https://www.youtube.com/watch?v=sOO_oYZF_B0

After the plane had landed safely, the Air Force pilot was promptly declared a "hero" by the media - an honor the B-1B pilot quickly played down. (He said, during the television interview, that all he did was "work the radio" and "help with the check list" while the FO was in command and did nearly all the flying, so she was the real hero. (Like a typical military pilot with the right stuff, he played it real cool like "Aw shucks, it was nothing really ..."
He wasn't being modest. It really was next to nothing that he did, and his involvement was just as he stated (radios and checklists). His B1 experience puts him near the top of the aviation pyramid, but I'll still take the current and qualified FO at the controls of that plane in that situation.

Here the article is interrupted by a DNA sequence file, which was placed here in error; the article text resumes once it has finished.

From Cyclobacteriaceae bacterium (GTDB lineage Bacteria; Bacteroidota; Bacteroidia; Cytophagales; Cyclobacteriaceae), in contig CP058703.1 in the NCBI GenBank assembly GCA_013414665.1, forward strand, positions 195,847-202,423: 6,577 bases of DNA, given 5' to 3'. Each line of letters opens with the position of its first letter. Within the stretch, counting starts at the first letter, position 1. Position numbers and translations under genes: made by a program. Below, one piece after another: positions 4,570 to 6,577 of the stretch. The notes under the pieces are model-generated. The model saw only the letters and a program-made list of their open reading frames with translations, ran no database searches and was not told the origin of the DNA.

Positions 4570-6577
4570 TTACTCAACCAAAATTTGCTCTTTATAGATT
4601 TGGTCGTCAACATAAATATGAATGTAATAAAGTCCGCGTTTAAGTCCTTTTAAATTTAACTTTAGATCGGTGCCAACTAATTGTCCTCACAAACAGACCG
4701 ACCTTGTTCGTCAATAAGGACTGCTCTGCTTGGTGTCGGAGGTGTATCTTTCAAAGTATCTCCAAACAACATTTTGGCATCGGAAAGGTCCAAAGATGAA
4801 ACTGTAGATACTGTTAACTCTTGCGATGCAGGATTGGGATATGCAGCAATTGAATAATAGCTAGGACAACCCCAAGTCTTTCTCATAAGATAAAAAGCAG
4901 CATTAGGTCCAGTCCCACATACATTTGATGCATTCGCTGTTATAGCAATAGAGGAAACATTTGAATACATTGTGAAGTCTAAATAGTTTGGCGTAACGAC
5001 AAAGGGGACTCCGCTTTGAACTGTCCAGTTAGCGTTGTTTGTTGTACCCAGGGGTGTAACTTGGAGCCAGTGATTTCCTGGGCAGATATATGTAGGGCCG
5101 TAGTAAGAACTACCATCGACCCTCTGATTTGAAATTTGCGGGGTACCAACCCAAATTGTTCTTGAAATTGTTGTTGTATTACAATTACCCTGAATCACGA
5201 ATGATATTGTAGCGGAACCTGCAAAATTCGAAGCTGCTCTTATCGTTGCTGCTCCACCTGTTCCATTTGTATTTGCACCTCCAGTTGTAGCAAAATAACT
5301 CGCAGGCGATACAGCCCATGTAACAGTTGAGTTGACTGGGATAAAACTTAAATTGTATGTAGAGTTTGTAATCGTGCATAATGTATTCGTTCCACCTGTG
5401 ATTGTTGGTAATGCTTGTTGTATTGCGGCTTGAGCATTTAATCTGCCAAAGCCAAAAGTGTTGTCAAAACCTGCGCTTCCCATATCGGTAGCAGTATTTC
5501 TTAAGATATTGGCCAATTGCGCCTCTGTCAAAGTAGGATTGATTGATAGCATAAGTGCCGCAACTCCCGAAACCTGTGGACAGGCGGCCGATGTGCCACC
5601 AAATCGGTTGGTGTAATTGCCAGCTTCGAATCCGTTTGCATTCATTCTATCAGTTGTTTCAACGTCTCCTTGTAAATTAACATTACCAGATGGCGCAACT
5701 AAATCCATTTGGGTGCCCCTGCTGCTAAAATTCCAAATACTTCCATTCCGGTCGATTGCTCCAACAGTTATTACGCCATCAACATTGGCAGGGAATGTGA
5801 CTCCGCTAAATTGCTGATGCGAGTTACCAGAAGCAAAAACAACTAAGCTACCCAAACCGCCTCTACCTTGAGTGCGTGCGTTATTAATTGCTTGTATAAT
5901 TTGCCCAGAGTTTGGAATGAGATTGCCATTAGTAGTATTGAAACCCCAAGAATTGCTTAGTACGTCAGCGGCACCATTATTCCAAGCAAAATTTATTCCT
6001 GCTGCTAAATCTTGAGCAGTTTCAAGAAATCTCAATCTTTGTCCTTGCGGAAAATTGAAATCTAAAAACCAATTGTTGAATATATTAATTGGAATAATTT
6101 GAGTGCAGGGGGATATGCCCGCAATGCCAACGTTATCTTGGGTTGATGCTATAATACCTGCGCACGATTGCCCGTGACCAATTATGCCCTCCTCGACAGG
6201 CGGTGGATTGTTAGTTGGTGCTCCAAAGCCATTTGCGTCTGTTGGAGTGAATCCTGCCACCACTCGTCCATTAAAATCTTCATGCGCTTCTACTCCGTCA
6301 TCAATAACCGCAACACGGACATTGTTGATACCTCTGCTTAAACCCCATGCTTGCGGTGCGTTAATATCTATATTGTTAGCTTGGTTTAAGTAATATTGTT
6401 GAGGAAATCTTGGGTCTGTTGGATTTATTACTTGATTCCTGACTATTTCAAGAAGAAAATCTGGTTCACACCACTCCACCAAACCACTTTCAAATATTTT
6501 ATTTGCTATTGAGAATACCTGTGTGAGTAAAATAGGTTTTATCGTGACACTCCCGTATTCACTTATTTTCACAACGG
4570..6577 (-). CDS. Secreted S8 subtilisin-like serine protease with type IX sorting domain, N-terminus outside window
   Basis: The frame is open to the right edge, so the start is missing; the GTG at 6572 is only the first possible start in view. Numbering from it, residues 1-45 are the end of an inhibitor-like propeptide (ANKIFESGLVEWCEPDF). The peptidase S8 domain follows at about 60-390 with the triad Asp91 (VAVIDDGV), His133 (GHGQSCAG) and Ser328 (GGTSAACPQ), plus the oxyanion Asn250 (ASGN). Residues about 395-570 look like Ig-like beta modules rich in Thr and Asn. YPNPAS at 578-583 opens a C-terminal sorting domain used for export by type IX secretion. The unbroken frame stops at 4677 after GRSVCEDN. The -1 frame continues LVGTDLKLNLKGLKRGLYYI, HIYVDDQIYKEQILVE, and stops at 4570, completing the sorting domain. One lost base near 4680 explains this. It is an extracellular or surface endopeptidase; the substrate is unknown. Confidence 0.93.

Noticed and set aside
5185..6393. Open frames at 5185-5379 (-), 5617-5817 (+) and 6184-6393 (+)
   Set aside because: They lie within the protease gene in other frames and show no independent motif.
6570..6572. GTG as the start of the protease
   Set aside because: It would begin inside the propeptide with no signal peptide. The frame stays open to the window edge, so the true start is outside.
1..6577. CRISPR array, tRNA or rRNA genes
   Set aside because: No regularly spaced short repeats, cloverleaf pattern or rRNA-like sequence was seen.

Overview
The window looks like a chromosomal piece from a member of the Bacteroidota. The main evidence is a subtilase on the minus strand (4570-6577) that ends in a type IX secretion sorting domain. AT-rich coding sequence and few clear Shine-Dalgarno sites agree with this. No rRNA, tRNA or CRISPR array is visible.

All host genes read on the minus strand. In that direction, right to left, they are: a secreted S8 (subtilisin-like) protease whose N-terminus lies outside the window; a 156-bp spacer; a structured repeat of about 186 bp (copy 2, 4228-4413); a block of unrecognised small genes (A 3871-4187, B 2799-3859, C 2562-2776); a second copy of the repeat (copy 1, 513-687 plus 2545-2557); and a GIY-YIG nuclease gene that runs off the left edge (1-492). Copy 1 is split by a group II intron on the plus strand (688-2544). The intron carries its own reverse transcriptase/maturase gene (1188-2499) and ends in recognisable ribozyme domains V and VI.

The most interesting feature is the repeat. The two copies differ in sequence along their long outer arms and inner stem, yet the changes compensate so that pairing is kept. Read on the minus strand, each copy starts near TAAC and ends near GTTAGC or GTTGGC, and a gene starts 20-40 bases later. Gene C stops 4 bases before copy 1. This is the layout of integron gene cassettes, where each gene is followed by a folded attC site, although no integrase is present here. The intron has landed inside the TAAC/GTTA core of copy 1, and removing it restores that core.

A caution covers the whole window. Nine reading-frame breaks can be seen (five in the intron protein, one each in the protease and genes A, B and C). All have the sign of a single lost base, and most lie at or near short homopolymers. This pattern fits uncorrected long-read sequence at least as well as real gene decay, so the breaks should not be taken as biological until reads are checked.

His presence was not essential to the safe completion of this flight, but it provided the flying pilot with a resource to use for some of the mundane tasks. I'm sure she would have been fine without anyone assisting her.

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My question concerns pilot training for emergency situations where one of the pilots is suddenly incapacitated. Is it standard operating procedure (in long-haul "heavy iron" aircraft) for each pilot to be trained to fly the plane solo, if need be, or do the airlines hope and pray that this kind of thing doesn't happen too often? Saying it another way, when this kind of situation develops, is it SOP to have the pilot who is still flying ask the passengers if there is a pilot onboard?